(The first in hopefully many “MicroReviews” – small reviews geared to quickly get the bottom line info to you. No fluff!)
I was looking for a way to backup/sync my Google Docs locally, and Syncplicity seemed to be one of the only (free) currently working options (now that Google Gears has been disabled). Overall, it is a very simple/slick interface, with some benefits over DropBox (ie: you can “sync” any folder on your system). Importantly it uses Google Docs API, and doesn’t require your password. It will sync Docs down and convert to MS Doc, XLS, and PPT format so you can edit locally in your native MS Office. Unfortunately that’s all it does, and doesn’t support any other file types on Google Docs. And unfortunately there seems to be a bit of lag before you notice changes in the Google Docs sync. What’s worse is that if you “move” a doc on your computer to a subfolder, it only does a “copy” leaving a duplicate behind. And the new “copy” loses all sharing you previously had. Bottom line, this is a no-go for now.
Current alternatives: SMEStorage (Sorry, there was no way I was giving them my Google password), and Insync (I’m still waiting for an invite), or someday Google will release its new “offline” HTML5 stuff.
Well, its been YEARS since I’ve taken good old analog pictures, and i’ve had it on my wishlist to scan in all my old photos. There are various services out there that will scan in your photos for you, but i always like to see what’s possible to do yourself. I didn’t do a ton of research, but some basic checks seemed to be around $150 for a service to scan a box of photos the size i have (around a large shoebox). So I’ve been looking around to see if i can do it cheaper myself. Unfortunately there doesn’t seem to be a huge market for consumer priced photo scanners with auto feeders (too bad!). If you’re looking for a new all-in-one printer/scanner, you can find many from $100-200 that have automatic document feeders, but most these feeders are made for 8×11 paper, not photos. Given the price of toner/ink these days, i was at a decision point on my old printer. A few deals popped up, and i researched a few options, but couldn’t find anything that definitively said it could handle photos in the feeder.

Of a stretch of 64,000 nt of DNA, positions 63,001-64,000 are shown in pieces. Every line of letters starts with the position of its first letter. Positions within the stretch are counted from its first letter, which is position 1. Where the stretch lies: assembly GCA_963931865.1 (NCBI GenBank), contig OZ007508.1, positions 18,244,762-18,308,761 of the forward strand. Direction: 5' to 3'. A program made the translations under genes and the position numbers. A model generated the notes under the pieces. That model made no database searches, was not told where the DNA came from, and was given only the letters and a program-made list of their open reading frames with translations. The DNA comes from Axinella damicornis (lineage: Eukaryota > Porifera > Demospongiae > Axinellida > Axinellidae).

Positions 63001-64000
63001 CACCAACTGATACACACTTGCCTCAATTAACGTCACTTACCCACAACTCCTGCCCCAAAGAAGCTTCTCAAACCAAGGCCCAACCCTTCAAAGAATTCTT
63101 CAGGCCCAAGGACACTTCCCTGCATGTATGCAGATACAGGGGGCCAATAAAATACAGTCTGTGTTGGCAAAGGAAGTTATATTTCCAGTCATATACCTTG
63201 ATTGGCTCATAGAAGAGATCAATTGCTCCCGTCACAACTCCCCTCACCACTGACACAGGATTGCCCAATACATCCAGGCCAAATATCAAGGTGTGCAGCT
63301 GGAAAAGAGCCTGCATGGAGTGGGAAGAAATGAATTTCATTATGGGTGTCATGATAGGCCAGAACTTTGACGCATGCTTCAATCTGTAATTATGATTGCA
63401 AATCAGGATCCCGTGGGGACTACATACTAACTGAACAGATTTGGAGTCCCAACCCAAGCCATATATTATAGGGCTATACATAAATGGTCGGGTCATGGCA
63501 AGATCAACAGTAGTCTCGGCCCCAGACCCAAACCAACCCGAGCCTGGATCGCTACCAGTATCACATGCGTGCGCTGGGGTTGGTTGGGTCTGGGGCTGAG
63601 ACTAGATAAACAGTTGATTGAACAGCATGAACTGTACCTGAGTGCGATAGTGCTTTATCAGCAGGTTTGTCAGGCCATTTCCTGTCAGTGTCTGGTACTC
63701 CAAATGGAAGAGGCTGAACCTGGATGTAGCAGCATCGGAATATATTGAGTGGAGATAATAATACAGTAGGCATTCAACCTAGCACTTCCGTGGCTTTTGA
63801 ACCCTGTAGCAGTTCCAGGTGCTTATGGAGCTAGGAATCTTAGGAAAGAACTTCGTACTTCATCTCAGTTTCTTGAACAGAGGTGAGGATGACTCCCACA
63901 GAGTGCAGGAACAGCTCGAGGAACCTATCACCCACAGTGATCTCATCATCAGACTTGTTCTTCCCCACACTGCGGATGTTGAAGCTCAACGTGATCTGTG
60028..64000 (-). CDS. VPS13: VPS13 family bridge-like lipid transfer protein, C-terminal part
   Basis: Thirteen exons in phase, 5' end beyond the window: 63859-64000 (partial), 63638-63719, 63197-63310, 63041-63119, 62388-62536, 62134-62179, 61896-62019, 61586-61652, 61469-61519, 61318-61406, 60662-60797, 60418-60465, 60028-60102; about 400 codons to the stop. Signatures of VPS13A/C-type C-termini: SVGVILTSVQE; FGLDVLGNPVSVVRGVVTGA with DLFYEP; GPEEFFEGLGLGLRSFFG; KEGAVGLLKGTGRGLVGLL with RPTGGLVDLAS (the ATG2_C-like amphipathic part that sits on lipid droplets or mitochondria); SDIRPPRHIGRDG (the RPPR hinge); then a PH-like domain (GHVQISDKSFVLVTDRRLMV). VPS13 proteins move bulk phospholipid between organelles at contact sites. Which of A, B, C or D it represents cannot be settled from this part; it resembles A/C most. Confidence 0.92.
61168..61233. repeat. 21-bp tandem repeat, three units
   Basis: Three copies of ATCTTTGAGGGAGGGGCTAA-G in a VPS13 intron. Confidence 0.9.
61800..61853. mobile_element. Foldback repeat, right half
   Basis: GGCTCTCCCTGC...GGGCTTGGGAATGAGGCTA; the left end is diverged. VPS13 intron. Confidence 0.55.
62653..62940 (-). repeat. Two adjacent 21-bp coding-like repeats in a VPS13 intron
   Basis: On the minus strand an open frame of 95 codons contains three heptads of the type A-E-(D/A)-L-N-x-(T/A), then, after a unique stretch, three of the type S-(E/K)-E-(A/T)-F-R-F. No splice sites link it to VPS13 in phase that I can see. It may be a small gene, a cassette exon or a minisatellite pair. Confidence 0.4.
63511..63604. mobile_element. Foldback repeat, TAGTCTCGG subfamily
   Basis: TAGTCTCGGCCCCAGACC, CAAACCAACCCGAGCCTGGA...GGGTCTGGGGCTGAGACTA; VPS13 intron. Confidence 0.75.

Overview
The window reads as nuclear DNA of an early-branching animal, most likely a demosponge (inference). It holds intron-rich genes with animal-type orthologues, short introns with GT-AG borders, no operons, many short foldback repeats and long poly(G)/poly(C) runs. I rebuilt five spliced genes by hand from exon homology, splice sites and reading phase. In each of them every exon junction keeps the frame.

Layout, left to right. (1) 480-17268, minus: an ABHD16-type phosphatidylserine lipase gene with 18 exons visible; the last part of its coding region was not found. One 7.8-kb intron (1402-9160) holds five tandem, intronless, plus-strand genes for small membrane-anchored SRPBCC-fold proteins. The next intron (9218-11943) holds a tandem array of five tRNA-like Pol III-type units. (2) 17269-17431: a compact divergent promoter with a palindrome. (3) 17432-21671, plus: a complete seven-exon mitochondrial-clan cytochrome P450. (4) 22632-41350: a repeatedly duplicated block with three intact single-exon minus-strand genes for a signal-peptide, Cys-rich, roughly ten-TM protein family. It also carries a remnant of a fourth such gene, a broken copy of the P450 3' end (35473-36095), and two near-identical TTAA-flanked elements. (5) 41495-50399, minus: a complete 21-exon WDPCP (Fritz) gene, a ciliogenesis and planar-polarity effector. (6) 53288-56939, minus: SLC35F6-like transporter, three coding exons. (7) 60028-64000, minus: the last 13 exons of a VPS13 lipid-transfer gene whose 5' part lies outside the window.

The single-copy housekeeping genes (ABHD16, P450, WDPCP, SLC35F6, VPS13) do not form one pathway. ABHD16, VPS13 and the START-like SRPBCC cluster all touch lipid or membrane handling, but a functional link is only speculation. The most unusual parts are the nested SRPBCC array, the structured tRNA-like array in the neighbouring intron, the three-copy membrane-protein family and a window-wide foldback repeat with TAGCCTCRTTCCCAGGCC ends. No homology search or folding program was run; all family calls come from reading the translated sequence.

Well, its a lazy sunday and while surfing through my on-demand menu, i stumbled across this gem: Alienator [ IMDB , Trailer ]. Obviously, the name drew me in at once. I wasn’t sure what to expect, but turns out this is a terrible 80’s scifi action movie. The kind where the bad guys are wearing headbands over their mullets, the good guys are wearing space-uniforms with baseball caps, the doors are all outlandish shapes, and the soundtrack is 100% synthesizer. So far so good, I love me a cheesy 80’s flick. The cheesier the better. Simple plot: a prisoner escapes a space-jail and The Alienator hunts him down on earth.
Unfortunately, this movie is about as SciFi as dirt. The first ten minutes are some pretty good ridiculous space scenes on the spaceship (just a made-over industrial warehouse) where all the computers are just blinking lights. But within 10 minutes the action shifts down to Earth, and the movie gets overrun with hillbilly’s and trailer trash chugging their Bud while driving down the road in their campers. And the biggest disappointment of all is there is no Aliens! What kind of movie do you call Alienator without Aliens!
Well, ok, I guess the Alienator was supposed to be an Alien. Turns out he was just some sort of David Bowie Action Hero she-male-robot hybrid decked out with a white hair-band wig, silver KISS make-up, and a cybernetic bra.
I have to say that after sitting through this entire horrible movie, the climax made it all totally worth it. Now if only they would cut out all the back-woods scenes/actors, we’d have a good 15min of cheesy SciFi flick. If you’ve got a spare 20 min, watch the first 10 and the last 10 and you’ll be good.
So if you’re the type of person that loves terrible movies (like I am), this is the terriblest!
I have been messing around with the new Netflix iPhone app for about a week now. My initial impressions are below.
Why Do I Care: